There’s an open letter to the Daily Bruin being circulated among UCLA faculty about how the faculty is united to defend our students of color, LGTBQ, etc…. And how UCLA is a safe space for them.
There is no mention of the increasingly violent riots–yes, riots. There is no mention of numerous trumped up (pun intended) false claims being made. There is no acknowledgement that not everybody at UCLA voted for Hillary. There is no acknowledgement that such a letter might alienate conservative faculty and students, making the former wonder about whether UCLA is a safe place for them to work and the latter whether it is a safe place to go to school.
Do you think a similar letter would have circulated to reassure our conservative students if Hillary had won? Do you think faculty would be united to offer those students a safe space?
No? Me neither.
“Inclusiveness” only goes in one direction. Like tolerance, they demand it, they don’t offer it.
Related: Freakout at UMass Lowell.
UPDATE: Not all universities are crazy. From a reader:
Here is the text of the letter President Taylor Reveley sent to the students of William and Mary.
Dear William & Mary Community,
In 1800 John Adams and Thomas Jefferson competed for the presidency in a very close and savage campaign. The contending political parties were convinced that the success of the other would destroy our fledgling Republic. But the Republic has proved remarkably resilient. I have great personal confidence in the future of the United States and in its capacity to keep growing as an open and welcoming society.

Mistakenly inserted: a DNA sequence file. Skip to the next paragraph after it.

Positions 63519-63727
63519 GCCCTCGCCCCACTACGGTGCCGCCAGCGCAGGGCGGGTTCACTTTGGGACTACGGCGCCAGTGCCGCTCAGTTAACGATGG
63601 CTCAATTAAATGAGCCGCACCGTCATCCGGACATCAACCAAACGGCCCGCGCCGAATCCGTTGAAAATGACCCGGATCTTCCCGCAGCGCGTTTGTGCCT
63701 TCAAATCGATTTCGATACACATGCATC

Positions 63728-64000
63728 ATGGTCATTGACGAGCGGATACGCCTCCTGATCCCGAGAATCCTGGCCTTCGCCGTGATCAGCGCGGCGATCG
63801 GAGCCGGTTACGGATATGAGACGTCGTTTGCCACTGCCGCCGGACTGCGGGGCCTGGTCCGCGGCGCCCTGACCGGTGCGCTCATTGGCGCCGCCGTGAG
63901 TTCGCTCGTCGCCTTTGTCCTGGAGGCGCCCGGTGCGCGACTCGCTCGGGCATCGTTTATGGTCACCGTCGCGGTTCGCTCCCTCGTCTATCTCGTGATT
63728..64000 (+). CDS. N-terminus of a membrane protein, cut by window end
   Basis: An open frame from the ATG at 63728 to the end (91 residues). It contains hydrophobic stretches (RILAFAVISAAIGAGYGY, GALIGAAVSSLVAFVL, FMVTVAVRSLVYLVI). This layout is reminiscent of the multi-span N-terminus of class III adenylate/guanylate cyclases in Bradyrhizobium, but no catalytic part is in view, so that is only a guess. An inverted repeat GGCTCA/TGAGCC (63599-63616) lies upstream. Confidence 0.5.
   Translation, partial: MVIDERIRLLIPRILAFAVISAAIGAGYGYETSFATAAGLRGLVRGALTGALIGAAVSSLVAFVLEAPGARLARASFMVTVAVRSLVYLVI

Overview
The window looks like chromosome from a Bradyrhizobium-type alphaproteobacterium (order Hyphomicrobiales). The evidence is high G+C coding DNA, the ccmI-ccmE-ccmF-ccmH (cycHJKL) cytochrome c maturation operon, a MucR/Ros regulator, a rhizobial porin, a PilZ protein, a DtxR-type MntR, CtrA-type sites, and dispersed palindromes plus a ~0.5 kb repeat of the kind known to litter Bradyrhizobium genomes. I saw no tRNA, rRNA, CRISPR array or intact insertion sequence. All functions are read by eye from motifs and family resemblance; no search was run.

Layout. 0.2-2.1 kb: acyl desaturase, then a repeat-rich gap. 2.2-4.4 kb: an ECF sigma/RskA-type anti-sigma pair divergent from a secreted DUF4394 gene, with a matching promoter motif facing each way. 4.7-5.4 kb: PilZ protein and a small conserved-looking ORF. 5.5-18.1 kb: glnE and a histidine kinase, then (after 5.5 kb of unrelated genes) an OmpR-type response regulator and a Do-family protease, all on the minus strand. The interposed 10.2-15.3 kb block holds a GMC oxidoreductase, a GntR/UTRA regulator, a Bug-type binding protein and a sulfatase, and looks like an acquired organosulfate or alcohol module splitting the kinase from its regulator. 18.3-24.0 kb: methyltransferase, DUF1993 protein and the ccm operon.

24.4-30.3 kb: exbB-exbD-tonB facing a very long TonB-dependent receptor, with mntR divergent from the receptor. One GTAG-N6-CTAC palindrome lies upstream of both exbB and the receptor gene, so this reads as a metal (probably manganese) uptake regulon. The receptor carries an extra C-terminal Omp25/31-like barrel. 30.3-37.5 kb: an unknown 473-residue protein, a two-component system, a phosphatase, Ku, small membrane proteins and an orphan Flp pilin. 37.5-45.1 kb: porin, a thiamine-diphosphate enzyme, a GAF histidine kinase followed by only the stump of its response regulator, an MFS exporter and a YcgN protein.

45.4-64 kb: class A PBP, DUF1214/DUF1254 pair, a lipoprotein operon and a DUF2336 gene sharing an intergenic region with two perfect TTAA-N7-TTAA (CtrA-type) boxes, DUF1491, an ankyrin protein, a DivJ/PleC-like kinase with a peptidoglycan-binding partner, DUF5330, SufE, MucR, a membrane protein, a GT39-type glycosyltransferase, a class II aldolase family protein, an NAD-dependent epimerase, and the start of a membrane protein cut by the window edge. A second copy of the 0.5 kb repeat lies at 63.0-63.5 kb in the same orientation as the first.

There is no doubt that the recent campaign was enormously divisive and dispiriting. Emotions on our campus now run high, ranging from fear and despair at one end of the continuum to excitement and satisfaction at the other. It is important that we talk with one another about what we think and feel, but it is vital that we do so with respect and concern for one another. That is the William & Mary way.
I take heart from the gracious tone and substance with which the two former candidates and President Obama have spoken to us in the wake of the election. The President was particularly eloquent. He captured the core reality when he noted that, when all is said and done, presidential elections are simply intramural competitions, because we are all ultimately on the same team.
Students, many of you voted in your first presidential election. Some from our campus campaigned or served at polling stations. It matters that we stay engaged. The civic health of our communities, states and nation requires it. Each of us needs to seek common ground for the common good.
That’s exactly the right response.